Aspects of the invention include embodiments that accommodate crossover games between different leagues and enable schedulers to arrange repeat pairings/rematches within a session. Moreover, embodiments allow standard scheduling requests, for instance, a bye on a given week, or a prescheduled/preset, mandatory pairing. Embodiments may balance early and late games in a league group based on user input, and enable tournament play at the end of a regular season if desired for some leagues.

More particularly, aspects of the invention schedule events involving a plurality of participants by, in part, receiving a constraint associated with at least one of the plurality of participants. An association with a participant for purposes of this specification may include an association with a group or other logical construct that, in turn, is associated with a participant. Embodiments generate, based on the constraint, a plurality of templates comprising pairings between the participants. The templates may be partial in the sense that some pairings of participants that will be present in the final schedule are not present. The system may automatically determined which of the partial templates may be combined or otherwise reconciled to produce the best results. The combined, or reconciled template may then be automatically associated with a plurality of time slots associated the venue at which the events are to take place. Ultimately, features of the invention enable a schedule comprising the pairings assigned to the time slots to be generated and output.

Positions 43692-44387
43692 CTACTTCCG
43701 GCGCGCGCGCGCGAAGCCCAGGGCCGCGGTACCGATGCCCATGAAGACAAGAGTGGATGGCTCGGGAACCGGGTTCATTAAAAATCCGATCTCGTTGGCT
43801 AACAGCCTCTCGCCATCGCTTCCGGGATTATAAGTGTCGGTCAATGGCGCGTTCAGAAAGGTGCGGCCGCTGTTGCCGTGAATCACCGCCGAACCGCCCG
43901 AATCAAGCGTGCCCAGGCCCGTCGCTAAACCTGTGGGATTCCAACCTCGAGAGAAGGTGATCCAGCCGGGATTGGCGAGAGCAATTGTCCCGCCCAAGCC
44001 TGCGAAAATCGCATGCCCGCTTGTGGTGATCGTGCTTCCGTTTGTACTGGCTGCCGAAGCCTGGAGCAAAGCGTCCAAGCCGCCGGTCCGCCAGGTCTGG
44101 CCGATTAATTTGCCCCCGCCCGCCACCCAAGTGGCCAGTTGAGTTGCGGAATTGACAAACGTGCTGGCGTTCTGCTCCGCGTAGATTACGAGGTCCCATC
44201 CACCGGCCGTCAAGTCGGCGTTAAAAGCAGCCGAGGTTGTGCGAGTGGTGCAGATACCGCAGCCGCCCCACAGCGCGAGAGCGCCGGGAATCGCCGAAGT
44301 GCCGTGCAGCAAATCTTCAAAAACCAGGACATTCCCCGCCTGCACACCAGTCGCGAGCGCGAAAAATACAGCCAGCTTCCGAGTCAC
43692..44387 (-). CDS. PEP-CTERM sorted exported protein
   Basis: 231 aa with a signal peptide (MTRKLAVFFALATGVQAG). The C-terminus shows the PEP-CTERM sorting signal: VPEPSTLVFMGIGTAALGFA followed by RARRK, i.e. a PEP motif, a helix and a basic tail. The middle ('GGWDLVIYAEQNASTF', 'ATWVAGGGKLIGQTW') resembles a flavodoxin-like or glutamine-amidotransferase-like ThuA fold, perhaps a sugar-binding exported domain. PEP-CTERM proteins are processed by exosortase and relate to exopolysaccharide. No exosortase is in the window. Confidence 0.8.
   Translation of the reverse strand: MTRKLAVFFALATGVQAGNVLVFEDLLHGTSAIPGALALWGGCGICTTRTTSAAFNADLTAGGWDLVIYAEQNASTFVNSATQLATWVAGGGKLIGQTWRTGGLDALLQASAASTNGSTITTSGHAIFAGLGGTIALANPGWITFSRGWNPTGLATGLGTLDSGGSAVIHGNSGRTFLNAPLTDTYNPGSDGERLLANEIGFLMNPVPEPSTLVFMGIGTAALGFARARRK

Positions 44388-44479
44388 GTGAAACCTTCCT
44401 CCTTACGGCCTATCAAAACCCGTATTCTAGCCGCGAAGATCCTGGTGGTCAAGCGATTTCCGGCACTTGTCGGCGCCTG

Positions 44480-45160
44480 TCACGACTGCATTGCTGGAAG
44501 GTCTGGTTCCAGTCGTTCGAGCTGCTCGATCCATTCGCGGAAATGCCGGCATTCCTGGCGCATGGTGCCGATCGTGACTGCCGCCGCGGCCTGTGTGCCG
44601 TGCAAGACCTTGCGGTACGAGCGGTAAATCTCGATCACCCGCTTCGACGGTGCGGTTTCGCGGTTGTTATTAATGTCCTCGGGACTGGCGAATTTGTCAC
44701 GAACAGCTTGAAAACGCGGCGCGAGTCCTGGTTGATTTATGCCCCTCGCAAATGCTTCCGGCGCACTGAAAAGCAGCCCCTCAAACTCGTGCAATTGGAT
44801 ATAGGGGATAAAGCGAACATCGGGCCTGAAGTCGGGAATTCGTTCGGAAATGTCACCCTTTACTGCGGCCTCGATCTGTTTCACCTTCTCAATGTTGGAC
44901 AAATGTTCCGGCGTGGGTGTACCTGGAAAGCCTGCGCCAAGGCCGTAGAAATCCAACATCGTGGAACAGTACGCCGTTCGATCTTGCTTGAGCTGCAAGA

In some embodiments, the constraint comprises a preference selected from a group consisting of: the date of the event, a time of day for the event, a pairing, a relative sequence of the pairing compared to another pairing, and a ranking. As such, a constraint may be associated with a frequency of how often a preference will be realized or unrealized. Constraints routinely include primary and secondary preference allocations.

The constraint may be assigned to one or more of a league, a team, a plurality of leagues and participants. In crossover game scenarios, the constraint may be associated with participants that belong to respective teams of different leagues. Moreover, constraint may be weighted with respect to early or late time slots and/or automatically generated, e.g., where a user entered constraint does not produce desired scheduling results.

Embodiments may further balance home and away games. For example, duplicate games may be one home game and one away game per team. By cross-referencing multiple data fields, embodiments may avoid conflicts between two teams, one coach, two different fields, and overlapping times. Embodiments may additionally accommodate various intervals between events, e.g., games per cycle (day/week/month).

Aspects of the invention may further accommodate preset competitions. With program code optimized to handle the aforementioned preset games, additional teams may be accepted at the last minute, again maximizing time slots available and resulting in additional income to the facility.